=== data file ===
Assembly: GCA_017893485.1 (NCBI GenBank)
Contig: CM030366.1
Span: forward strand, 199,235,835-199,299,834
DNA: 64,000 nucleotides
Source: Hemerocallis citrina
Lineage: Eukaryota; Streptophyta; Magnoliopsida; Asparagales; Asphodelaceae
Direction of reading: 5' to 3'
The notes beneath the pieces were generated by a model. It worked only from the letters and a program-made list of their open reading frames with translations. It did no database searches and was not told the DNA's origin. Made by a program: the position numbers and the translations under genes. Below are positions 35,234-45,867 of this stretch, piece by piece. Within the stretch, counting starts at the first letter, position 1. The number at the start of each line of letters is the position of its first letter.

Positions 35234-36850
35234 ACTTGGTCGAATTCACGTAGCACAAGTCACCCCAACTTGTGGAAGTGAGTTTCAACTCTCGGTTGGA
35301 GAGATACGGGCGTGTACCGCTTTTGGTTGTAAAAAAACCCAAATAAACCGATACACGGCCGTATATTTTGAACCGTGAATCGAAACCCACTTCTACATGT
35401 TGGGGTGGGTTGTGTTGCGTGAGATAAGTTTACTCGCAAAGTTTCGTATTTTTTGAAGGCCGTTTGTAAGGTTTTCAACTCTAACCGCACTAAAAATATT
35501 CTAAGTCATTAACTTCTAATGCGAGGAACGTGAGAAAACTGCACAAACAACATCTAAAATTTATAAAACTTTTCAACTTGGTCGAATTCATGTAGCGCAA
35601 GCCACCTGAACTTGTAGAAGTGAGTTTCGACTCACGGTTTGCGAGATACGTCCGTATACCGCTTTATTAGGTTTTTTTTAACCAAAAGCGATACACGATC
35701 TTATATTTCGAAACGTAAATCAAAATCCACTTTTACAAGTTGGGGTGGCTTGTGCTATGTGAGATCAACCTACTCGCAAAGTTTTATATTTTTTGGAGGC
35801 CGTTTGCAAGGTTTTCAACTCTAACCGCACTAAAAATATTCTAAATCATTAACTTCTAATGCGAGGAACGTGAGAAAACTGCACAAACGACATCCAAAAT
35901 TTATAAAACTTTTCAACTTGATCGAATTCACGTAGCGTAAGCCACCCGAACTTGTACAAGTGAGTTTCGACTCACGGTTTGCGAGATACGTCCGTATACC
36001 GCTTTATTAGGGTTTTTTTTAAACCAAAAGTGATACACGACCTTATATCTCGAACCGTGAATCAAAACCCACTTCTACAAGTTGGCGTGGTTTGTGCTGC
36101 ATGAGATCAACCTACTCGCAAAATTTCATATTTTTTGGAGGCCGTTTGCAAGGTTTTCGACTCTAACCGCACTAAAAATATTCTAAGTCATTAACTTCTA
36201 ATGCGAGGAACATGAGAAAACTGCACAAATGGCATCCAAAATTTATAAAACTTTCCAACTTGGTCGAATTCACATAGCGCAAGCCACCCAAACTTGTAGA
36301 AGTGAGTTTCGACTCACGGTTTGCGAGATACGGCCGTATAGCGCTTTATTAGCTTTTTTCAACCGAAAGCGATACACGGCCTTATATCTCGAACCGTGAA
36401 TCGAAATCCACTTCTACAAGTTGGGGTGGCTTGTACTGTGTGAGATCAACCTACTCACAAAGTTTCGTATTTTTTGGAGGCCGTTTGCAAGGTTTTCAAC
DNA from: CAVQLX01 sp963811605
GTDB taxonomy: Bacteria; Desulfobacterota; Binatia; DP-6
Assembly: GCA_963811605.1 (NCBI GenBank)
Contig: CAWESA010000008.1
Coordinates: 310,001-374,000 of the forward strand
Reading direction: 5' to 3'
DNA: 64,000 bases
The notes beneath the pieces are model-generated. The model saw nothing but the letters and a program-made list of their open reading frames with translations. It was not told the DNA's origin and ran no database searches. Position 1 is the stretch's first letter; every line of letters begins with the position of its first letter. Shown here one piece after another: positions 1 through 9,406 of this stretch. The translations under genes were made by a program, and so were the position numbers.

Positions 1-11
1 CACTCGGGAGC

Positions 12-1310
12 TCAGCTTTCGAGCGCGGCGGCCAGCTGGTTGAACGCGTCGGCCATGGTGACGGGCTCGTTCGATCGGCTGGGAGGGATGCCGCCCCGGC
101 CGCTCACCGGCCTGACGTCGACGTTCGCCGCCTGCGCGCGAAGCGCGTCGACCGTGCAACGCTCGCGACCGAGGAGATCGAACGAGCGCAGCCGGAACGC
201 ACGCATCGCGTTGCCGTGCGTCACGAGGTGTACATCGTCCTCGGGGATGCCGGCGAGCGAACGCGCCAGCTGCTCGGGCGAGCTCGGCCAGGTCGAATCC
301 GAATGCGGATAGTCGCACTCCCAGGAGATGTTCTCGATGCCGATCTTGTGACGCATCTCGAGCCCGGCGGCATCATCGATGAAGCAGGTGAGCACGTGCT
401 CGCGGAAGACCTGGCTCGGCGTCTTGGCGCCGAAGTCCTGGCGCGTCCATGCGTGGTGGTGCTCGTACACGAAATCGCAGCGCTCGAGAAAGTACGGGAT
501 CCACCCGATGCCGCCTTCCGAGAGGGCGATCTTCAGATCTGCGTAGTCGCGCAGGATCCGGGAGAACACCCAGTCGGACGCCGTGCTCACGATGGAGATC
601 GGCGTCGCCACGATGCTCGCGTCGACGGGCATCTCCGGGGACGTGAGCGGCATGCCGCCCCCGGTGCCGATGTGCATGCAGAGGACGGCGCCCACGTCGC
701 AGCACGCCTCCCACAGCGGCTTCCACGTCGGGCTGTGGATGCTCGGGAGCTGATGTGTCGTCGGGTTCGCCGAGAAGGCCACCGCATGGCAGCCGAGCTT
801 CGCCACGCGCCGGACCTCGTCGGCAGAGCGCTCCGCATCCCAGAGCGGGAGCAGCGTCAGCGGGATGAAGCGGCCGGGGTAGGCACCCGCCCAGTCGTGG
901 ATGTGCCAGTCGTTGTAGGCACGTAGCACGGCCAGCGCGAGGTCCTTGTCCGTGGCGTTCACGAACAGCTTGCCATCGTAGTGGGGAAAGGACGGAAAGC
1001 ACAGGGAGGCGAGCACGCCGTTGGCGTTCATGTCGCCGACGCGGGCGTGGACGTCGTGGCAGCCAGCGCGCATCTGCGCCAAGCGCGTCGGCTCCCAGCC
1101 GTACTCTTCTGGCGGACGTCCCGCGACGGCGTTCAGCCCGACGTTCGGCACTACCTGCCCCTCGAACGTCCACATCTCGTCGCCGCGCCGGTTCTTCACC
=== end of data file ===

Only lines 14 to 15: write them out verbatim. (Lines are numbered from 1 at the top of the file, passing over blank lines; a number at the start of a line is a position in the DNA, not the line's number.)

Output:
35601 GCCACCTGAACTTGTAGAAGTGAGTTTCGACTCACGGTTTGCGAGATACGTCCGTATACCGCTTTATTAGGTTTTTTTTAACCAAAAGCGATACACGATC
35701 TTATATTTCGAAACGTAAATCAAAATCCACTTTTACAAGTTGGGGTGGCTTGTGCTATGTGAGATCAACCTACTCGCAAAGTTTTATATTTTTTGGAGGC